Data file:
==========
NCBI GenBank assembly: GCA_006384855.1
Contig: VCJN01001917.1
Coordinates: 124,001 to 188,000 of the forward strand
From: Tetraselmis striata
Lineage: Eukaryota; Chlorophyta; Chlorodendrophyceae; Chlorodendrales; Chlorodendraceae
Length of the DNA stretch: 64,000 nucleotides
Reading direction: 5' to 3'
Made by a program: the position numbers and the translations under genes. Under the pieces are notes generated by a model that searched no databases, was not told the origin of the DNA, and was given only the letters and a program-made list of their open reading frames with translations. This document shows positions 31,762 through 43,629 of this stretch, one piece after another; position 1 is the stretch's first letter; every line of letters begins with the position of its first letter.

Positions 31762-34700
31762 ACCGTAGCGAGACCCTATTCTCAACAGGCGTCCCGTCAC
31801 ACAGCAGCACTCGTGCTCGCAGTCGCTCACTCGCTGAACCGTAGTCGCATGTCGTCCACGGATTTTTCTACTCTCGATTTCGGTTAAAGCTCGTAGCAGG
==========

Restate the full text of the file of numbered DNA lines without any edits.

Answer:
NCBI GenBank assembly: GCA_006384855.1
Contig: VCJN01001917.1
Coordinates: 124,001 to 188,000 of the forward strand
From: Tetraselmis striata
Lineage: Eukaryota; Chlorophyta; Chlorodendrophyceae; Chlorodendrales; Chlorodendraceae
Length of the DNA stretch: 64,000 nucleotides
Reading direction: 5' to 3'
Made by a program: the position numbers and the translations under genes. Under the pieces are notes generated by a model that searched no databases, was not told the origin of the DNA, and was given only the letters and a program-made list of their open reading frames with translations. This document shows positions 31,762 through 43,629 of this stretch, one piece after another; position 1 is the stretch's first letter; every line of letters begins with the position of its first letter.

Positions 31762-34700
31762 ACCGTAGCGAGACCCTATTCTCAACAGGCGTCCCGTCAC
31801 ACAGCAGCACTCGTGCTCGCAGTCGCTCACTCGCTGAACCGTAGTCGCATGTCGTCCACGGATTTTTCTACTCTCGATTTCGGTTAAAGCTCGTAGCAGG